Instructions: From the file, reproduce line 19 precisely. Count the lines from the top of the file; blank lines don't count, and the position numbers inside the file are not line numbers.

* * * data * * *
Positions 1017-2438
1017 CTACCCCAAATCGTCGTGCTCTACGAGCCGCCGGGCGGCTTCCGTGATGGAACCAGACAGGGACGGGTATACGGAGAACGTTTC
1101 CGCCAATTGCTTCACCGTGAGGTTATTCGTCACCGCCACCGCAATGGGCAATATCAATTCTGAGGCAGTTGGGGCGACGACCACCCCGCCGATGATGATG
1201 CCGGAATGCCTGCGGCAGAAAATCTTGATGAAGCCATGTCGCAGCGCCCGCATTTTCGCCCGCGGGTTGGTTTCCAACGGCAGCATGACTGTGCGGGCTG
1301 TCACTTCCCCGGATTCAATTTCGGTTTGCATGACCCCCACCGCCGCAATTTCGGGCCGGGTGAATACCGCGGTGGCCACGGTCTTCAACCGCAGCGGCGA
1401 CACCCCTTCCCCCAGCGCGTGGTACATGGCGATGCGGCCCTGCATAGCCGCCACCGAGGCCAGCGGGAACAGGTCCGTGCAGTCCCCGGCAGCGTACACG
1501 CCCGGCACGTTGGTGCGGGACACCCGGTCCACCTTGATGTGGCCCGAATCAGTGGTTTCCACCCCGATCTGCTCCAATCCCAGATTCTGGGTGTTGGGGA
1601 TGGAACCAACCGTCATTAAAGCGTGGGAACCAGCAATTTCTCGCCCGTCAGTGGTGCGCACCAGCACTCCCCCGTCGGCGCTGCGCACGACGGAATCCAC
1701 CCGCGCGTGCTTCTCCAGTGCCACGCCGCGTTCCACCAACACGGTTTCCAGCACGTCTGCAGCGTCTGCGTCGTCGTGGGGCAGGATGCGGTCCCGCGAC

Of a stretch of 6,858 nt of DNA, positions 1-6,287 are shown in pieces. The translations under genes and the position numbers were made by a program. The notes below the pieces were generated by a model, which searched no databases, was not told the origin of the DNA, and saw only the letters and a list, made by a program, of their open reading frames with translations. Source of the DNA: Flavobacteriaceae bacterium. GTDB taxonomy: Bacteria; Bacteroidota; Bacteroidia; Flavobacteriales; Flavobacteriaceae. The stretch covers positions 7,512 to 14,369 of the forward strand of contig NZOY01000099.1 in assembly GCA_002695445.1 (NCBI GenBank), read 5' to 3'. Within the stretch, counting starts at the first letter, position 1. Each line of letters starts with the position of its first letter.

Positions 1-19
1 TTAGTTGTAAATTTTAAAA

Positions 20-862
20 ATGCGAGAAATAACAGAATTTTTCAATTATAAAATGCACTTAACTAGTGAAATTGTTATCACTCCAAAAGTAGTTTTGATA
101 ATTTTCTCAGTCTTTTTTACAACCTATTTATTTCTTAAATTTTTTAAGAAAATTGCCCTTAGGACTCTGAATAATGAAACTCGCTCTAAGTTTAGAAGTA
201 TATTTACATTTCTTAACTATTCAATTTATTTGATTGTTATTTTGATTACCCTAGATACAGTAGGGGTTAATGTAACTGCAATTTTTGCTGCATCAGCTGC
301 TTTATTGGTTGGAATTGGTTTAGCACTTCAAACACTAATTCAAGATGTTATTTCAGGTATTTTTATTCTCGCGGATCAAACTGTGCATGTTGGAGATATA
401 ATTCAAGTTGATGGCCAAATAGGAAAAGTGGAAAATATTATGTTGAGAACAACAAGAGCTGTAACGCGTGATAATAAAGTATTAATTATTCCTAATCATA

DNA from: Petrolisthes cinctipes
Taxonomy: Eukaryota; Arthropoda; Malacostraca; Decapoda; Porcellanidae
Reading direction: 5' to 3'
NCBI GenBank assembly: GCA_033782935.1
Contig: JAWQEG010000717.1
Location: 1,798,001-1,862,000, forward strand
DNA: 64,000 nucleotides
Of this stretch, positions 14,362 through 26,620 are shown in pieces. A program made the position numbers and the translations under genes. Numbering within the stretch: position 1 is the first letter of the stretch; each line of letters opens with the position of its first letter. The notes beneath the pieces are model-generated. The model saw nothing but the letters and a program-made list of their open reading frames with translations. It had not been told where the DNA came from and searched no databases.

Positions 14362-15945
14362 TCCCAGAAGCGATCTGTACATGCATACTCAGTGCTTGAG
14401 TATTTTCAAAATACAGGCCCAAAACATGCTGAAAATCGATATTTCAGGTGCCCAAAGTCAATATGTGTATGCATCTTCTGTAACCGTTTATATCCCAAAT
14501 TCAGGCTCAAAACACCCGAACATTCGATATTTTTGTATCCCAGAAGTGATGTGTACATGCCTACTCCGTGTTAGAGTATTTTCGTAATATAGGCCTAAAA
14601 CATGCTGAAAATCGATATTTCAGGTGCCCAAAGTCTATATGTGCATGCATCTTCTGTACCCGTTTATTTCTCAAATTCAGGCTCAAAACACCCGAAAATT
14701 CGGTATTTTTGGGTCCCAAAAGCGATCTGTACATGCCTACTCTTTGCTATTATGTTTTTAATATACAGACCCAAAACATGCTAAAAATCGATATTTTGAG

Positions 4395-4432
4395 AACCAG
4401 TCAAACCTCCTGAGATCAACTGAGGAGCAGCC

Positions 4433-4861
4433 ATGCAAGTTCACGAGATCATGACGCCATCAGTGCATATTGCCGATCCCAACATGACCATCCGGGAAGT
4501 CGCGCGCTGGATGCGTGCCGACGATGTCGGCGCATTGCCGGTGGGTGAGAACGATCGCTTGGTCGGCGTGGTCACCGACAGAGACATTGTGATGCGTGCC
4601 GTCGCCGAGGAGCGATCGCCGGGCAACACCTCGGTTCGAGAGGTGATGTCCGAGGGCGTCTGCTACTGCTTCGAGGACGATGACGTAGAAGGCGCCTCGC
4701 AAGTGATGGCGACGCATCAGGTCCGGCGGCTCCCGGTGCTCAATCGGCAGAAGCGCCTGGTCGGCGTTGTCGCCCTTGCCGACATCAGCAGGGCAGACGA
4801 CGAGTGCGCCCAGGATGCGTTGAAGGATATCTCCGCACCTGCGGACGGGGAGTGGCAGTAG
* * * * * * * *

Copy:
DNA from: Petrolisthes cinctipes